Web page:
July 5, 2013


        Our town does a pretty nice fireworks display, which three generations of my family enjoyed very much on the evening of July 3 (so as not to compete with the big Boston fireworks extravaganza on the Fourth.)  It occurred to me that fireworks, like block prints, are a design in light on dark, so I decided to search around for some relief printed depictions of fireworks.  Here are some of the highlights of my search.

        Some artists go for relative realism, including Anna Ostroumova-Lebedeva, whose color woodcut really captures the glowing golden sparkles of some of my favorite fireworks.  The seventeenth century engraving, on the other hand, goes for every detail of what must have been a spectacular pyrotechnic display, but it somehow fails utterly to capture the brightness and light of being there.  It seems more historical than artistic.

        Hiroshige's fireworks appear in two versions.  Which do you like better?  I couldn't decide which I preferred, so I've posted both.  I've actually put the second version first, because this way I think they could be time lapse - first the bright flash, then the fading sparks.

        Other artists are a little more impressionistic or stylized.  Felix Vallotton focuses on the ooh and aah of the crowd, although I have to say they don't look as happy or festive as our town crowd on Wednesday night.  Fumio Fukita's color kaboom is certainly more festive, and I do tend to like being able to focus on a single beautiful firework at a time.  But I think Frans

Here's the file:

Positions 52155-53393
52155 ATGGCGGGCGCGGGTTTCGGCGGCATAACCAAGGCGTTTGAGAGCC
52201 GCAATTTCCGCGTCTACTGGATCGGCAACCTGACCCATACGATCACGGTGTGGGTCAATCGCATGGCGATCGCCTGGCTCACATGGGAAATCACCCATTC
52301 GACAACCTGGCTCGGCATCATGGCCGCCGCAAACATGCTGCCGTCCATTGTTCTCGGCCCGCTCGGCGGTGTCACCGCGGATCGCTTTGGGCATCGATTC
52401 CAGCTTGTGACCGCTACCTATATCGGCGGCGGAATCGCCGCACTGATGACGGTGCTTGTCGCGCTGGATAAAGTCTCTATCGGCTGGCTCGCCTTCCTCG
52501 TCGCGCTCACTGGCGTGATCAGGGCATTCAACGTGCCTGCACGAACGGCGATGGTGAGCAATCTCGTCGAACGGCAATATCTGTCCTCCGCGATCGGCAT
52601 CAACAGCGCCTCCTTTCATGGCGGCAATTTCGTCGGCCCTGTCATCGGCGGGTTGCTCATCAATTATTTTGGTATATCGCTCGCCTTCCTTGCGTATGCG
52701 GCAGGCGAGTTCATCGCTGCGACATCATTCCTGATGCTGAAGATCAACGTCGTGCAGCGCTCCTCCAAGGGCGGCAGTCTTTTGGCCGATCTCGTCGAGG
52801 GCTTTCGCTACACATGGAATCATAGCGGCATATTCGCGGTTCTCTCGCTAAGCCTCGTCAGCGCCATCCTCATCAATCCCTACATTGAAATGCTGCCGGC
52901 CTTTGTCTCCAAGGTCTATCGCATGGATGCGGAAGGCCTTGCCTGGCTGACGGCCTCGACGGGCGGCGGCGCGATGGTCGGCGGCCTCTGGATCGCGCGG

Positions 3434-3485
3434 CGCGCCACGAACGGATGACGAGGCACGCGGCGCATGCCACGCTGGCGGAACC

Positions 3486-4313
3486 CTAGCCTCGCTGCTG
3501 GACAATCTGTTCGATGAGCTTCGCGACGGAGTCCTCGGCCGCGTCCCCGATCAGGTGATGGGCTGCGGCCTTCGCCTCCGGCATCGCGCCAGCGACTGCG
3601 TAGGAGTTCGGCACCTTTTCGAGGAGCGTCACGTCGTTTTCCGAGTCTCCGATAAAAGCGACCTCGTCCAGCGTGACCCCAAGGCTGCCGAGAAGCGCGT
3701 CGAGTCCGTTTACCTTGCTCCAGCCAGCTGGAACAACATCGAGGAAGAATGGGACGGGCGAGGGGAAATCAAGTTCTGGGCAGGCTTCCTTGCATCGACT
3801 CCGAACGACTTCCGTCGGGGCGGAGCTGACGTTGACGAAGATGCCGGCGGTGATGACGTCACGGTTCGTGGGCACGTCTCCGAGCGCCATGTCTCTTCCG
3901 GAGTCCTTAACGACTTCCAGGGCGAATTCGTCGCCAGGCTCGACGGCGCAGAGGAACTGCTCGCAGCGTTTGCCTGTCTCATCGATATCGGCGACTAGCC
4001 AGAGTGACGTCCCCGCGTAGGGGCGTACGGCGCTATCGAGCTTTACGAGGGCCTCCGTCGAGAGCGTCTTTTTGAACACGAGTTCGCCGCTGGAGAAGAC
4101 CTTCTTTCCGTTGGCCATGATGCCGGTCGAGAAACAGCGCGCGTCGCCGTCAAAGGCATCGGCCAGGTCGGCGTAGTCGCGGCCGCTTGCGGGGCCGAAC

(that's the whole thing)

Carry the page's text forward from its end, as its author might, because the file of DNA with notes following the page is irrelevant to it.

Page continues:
Masereel's fireworks display over a city best captures the sheer exuberance of fireworks.  This must be the grand finale with all kinds of fireworks going off in all directions all at once, lighting up the whole sky.
        I do like fireworks!

[Pictures: Fireworks in Paris, woodcut by Anna Ostroumova-Lebedeva, 1908 (Image from All-Art);
From the reception for Louis XIII and Anne of Austria in 1622, engraving (Image from Fulltable.com, where there are also some other images of fireworks);
Fireworks at Ryogoku (two versions), woodcuts by Hiroshige, 1857-58 (Images from Wikimedia Commons and Honolulu Museum);
The World's Fair 6, woodcut by Félix Vallotton, 1901 (Image from Galerie Maximillian);
Flowers of Edo, woodblock print by Fumio Fukita, 1990 (Image from Scriptum);
Fireworks, woodcut by Franz Masereel from The City, 1925 (Image from Studio and Garden).]

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